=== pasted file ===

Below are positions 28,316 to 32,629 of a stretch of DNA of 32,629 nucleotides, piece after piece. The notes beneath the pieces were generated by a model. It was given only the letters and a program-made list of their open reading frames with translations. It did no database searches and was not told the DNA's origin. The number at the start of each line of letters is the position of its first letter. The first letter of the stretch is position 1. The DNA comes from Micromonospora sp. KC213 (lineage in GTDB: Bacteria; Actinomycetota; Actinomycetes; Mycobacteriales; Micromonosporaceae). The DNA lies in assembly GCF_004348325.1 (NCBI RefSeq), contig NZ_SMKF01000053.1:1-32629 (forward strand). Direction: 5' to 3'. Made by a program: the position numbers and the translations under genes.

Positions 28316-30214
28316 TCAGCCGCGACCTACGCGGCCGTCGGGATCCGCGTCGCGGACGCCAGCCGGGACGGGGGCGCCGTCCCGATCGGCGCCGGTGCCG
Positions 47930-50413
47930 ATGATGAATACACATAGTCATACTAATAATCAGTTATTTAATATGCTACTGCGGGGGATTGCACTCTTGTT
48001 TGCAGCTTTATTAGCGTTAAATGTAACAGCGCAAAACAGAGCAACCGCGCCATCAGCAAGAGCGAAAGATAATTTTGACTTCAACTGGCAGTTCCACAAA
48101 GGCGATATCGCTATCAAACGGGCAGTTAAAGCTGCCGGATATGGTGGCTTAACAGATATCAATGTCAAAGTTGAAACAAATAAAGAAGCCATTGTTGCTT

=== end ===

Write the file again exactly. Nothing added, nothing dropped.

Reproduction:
Below are positions 28,316 to 32,629 of a stretch of DNA of 32,629 nucleotides, piece after piece. The notes beneath the pieces were generated by a model. It was given only the letters and a program-made list of their open reading frames with translations. It did no database searches and was not told the DNA's origin. The number at the start of each line of letters is the position of its first letter. The first letter of the stretch is position 1. The DNA comes from Micromonospora sp. KC213 (lineage in GTDB: Bacteria; Actinomycetota; Actinomycetes; Mycobacteriales; Micromonosporaceae). The DNA lies in assembly GCF_004348325.1 (NCBI RefSeq), contig NZ_SMKF01000053.1:1-32629 (forward strand). Direction: 5' to 3'. Made by a program: the position numbers and the translations under genes.

Positions 28316-30214
28316 TCAGCCGCGACCTACGCGGCCGTCGGGATCCGCGTCGCGGACGCCAGCCGGGACGGGGGCGCCGTCCCGATCGGCGCCGGTGCCG
Positions 47930-50413
47930 ATGATGAATACACATAGTCATACTAATAATCAGTTATTTAATATGCTACTGCGGGGGATTGCACTCTTGTT
48001 TGCAGCTTTATTAGCGTTAAATGTAACAGCGCAAAACAGAGCAACCGCGCCATCAGCAAGAGCGAAAGATAATTTTGACTTCAACTGGCAGTTCCACAAA
48101 GGCGATATCGCTATCAAACGGGCAGTTAAAGCTGCCGGATATGGTGGCTTAACAGATATCAATGTCAAAGTTGAAACAAATAAAGAAGCCATTGTTGCTT